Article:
There are more women entrepreneurs than ever before, in a wide variety of industries. Although we often hear about success stories of women entrepreneurs and professionals, rarely do we get an inside look at the personal challenges that came with that success. To change that, I started a series of interviews with women entrepreneurs and professionals who had a life changing experience or catalyst that led them to start and grow their businesses. They are real women with everyday struggles and conflicts, but have learned to embrace and engage their purpose.
Susie Garcia is the founder of Nutrition for Your Lifestyle and an award-winning Dietitian. While going to school for a marketing degree, Susie was creating a culture of empowered eaters by addressing better food habits. Since re-devoting her time and attention to her nutrition counseling business, she has become an international consulting service, a #1 International Best Selling author, motivational speaker, nutrition expert and is the co-author of Psyched to be Skinny and Start Right Marketing. Susie has appeared on ABC, CBS, and FOX affiliate television stations, NPR affiliate Radio, internet radio, and filmed over twenty healthy cooking videos for eHow.com.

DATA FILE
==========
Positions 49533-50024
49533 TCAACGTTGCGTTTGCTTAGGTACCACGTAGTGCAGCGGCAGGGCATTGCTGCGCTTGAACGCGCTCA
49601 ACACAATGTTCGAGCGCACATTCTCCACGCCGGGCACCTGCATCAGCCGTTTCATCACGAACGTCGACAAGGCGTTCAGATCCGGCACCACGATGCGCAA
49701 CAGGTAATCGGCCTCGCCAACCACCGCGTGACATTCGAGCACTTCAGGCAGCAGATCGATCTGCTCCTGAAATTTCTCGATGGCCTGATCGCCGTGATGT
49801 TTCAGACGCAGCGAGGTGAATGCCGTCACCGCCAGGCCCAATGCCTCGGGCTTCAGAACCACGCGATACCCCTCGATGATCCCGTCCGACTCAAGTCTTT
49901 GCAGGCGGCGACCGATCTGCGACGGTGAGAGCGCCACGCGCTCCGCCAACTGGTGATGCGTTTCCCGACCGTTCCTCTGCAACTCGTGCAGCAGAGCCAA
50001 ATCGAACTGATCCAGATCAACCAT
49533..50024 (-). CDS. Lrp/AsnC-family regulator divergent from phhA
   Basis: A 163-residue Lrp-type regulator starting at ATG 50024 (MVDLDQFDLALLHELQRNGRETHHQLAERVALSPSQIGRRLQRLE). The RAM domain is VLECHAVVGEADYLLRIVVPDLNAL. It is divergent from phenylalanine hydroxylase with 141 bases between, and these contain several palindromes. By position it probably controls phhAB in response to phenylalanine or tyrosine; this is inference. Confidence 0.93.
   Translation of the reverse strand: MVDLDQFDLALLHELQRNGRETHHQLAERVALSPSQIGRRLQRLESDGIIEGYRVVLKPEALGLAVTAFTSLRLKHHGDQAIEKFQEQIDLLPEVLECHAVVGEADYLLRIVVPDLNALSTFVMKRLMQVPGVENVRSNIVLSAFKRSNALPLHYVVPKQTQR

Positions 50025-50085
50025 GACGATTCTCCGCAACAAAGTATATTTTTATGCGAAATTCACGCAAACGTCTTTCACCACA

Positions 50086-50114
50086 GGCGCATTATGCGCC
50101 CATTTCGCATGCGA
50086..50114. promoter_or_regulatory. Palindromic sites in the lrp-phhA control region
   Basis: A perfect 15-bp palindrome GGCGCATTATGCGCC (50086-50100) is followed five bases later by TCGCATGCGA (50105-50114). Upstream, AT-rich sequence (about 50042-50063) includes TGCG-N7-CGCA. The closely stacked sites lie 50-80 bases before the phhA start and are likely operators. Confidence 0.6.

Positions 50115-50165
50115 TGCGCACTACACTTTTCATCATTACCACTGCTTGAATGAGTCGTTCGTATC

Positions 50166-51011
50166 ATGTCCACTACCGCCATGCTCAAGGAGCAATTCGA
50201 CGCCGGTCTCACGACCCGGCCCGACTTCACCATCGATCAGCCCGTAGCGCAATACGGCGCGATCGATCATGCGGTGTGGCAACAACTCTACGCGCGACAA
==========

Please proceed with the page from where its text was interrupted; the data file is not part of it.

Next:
Here is a segment of our interview…
What were some of the challenges that you faced, when you first started your business?